Given the previous days exertion, we set the alarms for 6:00 am and after a bit of a leisurely breakfast were on the road at 7:30. We actually had a discussion about how far to move camp towards the highway should we be up and down quickly, I should know better! It is actually pretty surprising how close you need to be to Recondite to actually see the summit, that's it on the left in the photo below.

We followed the right side of the river as far as we could before hoping across. Given that Collier's biv site was a more direct route to the summit we decided to stay on the near side of Recondite's Ridge and pick our way through the bush. We started up out of the valley at 8:50 am (2200 metres). 

Almost exactly an hour later, the three of us popped out of the bush and climbed up to a grassy bench. A very cool area, it would have made a great camping spot. We stopped and left some items we wouldn't need on a large bolder and made our way up the valley before climbing the scree slopes to gain the ridge.

Once on the ridge, it was interesting to see down the far side to Collier's biv site, it would have worked equally as well and being a little higher would have led to a shorter summit day.

Ahead lay some interesting rock that made for easy ascent if you avoided the occasional dusting of marbles. Very textured so traction was great and calf workout reminiscent of a long ice climb.

It eventually petered out and became the more classic Rockies scree. Route finding wasn't as straight forward as I expected (is it ever?) and we climbed too high on the tower and ended up descending a bit before finding relatively straight forward terrain to climbers right. Straight forward it a Rockies kind of way.

Shortly beyond regaining the ridge, we climbed a second tower thinking it would be the rap station however it was clearly more than 30 metres down the other side. After a bit of faffing about we realized that we needed to pass this on on the right as well and found a way down to the right and onwards.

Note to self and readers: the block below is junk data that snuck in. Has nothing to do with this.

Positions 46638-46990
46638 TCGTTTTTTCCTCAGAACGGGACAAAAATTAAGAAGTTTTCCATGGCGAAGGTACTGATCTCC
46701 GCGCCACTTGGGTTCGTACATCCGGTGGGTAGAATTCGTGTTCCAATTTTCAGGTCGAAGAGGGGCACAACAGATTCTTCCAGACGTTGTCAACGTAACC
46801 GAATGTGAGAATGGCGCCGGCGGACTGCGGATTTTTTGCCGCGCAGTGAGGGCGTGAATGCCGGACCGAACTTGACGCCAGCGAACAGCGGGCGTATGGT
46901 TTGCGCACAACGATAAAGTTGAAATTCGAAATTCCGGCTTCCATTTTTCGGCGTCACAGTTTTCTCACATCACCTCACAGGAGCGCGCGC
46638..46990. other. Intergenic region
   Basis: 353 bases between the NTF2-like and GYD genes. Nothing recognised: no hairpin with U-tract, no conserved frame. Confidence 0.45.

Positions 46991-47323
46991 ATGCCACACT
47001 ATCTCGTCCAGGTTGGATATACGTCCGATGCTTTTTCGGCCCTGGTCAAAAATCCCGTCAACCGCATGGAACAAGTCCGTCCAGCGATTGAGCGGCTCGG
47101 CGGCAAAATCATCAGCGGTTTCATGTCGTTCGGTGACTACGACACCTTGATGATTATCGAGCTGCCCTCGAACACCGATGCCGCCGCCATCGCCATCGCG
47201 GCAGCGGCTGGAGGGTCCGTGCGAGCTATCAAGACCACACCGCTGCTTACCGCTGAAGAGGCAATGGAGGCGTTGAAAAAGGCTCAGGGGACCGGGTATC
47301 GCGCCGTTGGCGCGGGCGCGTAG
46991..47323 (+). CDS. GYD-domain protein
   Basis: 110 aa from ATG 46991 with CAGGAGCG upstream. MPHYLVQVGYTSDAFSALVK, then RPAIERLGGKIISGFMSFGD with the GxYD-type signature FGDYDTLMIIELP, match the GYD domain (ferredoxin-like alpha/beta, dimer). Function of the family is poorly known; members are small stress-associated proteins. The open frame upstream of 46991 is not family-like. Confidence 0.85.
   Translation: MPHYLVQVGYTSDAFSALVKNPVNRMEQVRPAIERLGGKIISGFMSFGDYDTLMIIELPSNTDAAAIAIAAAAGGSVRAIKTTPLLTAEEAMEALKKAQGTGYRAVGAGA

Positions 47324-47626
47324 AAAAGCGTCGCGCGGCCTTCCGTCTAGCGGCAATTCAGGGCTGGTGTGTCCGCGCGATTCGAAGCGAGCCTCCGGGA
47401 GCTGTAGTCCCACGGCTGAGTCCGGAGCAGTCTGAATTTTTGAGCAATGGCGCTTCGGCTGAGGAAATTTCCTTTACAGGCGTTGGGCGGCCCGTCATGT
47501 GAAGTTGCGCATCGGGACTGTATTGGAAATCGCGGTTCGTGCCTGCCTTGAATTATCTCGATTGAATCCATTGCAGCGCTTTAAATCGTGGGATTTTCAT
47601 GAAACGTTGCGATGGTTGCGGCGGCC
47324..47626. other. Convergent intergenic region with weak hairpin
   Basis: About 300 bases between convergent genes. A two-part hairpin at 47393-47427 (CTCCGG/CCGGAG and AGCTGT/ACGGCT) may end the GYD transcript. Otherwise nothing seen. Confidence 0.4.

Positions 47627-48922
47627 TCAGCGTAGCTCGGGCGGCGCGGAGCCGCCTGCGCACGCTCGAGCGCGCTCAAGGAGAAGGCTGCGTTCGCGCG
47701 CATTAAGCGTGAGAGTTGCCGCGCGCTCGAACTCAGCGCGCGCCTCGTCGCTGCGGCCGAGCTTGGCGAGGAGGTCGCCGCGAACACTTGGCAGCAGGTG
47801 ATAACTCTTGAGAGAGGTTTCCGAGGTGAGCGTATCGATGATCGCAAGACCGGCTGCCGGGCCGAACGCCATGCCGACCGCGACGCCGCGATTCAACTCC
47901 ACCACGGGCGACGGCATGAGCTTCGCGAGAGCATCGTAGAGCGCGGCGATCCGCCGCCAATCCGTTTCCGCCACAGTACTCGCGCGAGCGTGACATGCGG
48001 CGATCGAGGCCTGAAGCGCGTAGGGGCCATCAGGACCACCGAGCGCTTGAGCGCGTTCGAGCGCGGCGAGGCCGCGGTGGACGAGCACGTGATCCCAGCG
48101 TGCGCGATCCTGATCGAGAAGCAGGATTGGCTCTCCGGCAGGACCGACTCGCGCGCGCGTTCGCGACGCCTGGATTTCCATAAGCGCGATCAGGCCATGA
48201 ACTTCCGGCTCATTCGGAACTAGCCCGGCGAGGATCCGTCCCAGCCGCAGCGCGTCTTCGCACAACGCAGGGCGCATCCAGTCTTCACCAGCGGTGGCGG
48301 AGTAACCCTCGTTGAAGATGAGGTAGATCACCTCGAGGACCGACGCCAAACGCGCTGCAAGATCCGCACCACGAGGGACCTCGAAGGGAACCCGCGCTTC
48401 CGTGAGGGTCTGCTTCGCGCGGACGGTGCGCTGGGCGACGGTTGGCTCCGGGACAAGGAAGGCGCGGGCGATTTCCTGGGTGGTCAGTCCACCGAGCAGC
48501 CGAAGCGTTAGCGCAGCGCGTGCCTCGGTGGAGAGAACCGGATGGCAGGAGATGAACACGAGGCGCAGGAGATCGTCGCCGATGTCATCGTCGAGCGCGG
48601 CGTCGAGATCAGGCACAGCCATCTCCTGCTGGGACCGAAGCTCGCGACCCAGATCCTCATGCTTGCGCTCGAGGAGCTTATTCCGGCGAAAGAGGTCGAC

Interestingly enough, we found a coiled 1/2 rope stashed under some rocks very close to the point we originally thought we would be rappelling from. We originally planned to take it back and post it to see who turned up and find out the story behind it. As luck would have it we stashed it for the return trip and found a better way back so it is still there.

We finally did reach the rappel station at 2:45 pm at roughly 3340 metres. To save weight we chose not to bring crampons and mountaineering axes. We did bring an extra 30 metre rope in case it was slick on the final slope, thinking that someone may appreciate a belay. Once at the rap station I realized the error of my thinking, the top was a choss heap and there wouldn't be any pro. Fortunately it worked out, as expected there was very little snow in the notch and none above.

At last, we found ourselves on the top of the rubbly summit at 3:00 pm and after a bit of a break enjoying the view and some lunch we retraced our footsteps. We were the first party to sign the summit register in two seasons and it made for interesting reading, the names of a lot of  local legends were in it. On our way down, the most fun of the day was reclimbing the notch that we rappelled down with the rope left in place.

The return was much the same although we allowed ourselves to get sucked into attempting to rappel the first block by some tat we saw on the way up.  It turned out to be a mistake as it resulted in stuck ropes with the ensuing drama and lost time.

The remainder of the descent was straight forward, if not quick. The final scree slope back to the meadow as a good boot ski and once down to the meadow we collected our stashed gear.  At this point Jamshaid found a better way through the foilage to the valley bottom although part way down I took a tumble and broke my ski pole.